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Crossing the Great Sahara (1924)


Main image of Crossing the Great Sahara (1924)
35mm, 8 reels, black & white, silent
ProducerAngus Buchanan
CinematographyT.A. Glover

Filmed record of Angus Buchanan's expedition to the Sahel region of the Sahara in 1922-23.

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Crossing the Great Sahara records the 3,500 mile journey of Captain Angus Buchanan, which began in Kano in Northern Nigeria early in 1922 and ended in Tougourt, Algeria in April 1923.

Introduced as "the First Photographic Record Ever Secured of the Life, Vastness and Mystery of the World's Greatest Desert", the film is presented, on the one hand, as an educational film for a scientific audience. It was originally exhibited at the Palace Theatre in January 1924, along with hundreds of birds and animals that Buchanan had brought back from his travels, while the journal Bioscope referred to "this soberly realistic camera study," which, it suggested, was far removed from "the romantic adventure land" of Rudolph Valentino. Yet posters claimed that the film was "proving as big an attraction as [Valentino's 1921 hit] 'The Four Horsemen [of the Apocalypse]'" and exhibitors clearly targeted commercial audiences in advertising "a film picture of sheer adventure, of veiled, mysterious, unknown tribes, and hidden robber cities."

The film represents the African tribes - depicted dancing, boxing, wrestling, hunting and playing instruments - as discoveries alongside the animal and bird life. Locals are paraded in front of the camera, as the titles emphasise their distinctive features ("Note the curious decoration of Cowrie shells") and are presented almost as animals, crawling on all fours, dressed in feathers and employing their 'primitive instincts' to dig out anthills. The clear division between the 'primitive' subjects on screen and the 'civilised' British viewer is emphasised within the titles - the Emir of Katsini visited England and "was amazed by the sights of civilisation" - and is fairly typical of British imperial films of the 1920s. Such a representation of an 'uncivilised' and undiscovered Africa was essential in promoting an image of British conquest, and in highlighting the scientific value of the expedition, the courage of the explorers, and the necessary role of the British within the area.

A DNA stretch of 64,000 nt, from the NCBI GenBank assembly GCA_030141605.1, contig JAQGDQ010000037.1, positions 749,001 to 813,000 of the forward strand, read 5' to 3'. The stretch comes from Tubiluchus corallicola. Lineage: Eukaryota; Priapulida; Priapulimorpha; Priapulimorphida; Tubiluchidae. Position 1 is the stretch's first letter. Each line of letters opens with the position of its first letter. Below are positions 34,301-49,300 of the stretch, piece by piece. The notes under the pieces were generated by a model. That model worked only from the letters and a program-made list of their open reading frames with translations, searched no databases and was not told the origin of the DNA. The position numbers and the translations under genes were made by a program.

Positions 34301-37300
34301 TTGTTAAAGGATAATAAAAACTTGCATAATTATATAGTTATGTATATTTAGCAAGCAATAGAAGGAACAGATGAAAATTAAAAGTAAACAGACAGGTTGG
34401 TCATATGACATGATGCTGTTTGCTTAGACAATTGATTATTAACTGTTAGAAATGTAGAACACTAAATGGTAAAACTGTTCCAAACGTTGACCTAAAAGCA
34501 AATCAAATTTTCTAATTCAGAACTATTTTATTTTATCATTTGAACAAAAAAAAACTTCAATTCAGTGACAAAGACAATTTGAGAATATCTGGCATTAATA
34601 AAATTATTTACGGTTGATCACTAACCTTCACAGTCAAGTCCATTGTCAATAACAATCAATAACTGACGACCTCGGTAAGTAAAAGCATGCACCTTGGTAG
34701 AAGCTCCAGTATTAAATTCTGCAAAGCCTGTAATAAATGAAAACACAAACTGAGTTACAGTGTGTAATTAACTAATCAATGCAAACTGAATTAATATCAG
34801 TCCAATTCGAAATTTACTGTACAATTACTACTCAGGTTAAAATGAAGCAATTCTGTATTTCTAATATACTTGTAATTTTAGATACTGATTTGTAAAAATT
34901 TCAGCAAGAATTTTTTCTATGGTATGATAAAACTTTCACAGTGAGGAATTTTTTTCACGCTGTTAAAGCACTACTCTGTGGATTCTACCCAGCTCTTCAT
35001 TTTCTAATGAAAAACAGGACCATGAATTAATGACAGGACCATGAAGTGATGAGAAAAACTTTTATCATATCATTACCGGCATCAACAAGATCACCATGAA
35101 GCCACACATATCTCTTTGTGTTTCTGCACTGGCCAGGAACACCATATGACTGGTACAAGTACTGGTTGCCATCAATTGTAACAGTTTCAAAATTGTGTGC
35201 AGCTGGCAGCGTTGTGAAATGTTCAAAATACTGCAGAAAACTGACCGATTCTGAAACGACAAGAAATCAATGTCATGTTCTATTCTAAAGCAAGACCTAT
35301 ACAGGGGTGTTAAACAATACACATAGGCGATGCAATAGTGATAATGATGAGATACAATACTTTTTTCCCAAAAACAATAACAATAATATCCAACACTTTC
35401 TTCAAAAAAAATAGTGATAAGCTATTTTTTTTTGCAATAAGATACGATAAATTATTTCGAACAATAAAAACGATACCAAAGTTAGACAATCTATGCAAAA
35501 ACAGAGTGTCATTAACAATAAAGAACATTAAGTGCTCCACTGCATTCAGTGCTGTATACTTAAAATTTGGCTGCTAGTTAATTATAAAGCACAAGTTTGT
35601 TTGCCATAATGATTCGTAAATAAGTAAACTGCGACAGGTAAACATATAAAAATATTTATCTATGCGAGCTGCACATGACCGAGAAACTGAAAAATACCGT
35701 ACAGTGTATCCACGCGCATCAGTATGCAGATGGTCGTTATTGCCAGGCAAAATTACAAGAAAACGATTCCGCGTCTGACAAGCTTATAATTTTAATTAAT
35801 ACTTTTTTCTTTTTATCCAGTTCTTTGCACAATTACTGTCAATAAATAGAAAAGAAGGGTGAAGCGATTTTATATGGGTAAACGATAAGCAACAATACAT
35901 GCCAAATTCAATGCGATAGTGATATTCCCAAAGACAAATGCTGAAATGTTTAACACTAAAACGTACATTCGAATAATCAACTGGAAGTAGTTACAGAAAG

Crossing the Sahara was also a hugely popular subject between the wars for French filmmakers, and film of the Citroen Expedition, the first by motor vehicles across the desert, was released in 1923. The subject and generic conventions of these expedition films were so familiar by 1924, that they were satirised in Adrian Brunel's Crossing the Great Sagrada. This spoof serves as further testament to the popularity of Crossing the Great Sahara, which played in London for three months at the beginning of 1924.

Tom Rice

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Video Clips
Crossing the Great Sahara - complete film (20:45)
Crossing the Great Sagrada (1924)
Red Sea to Blue Nile (1926)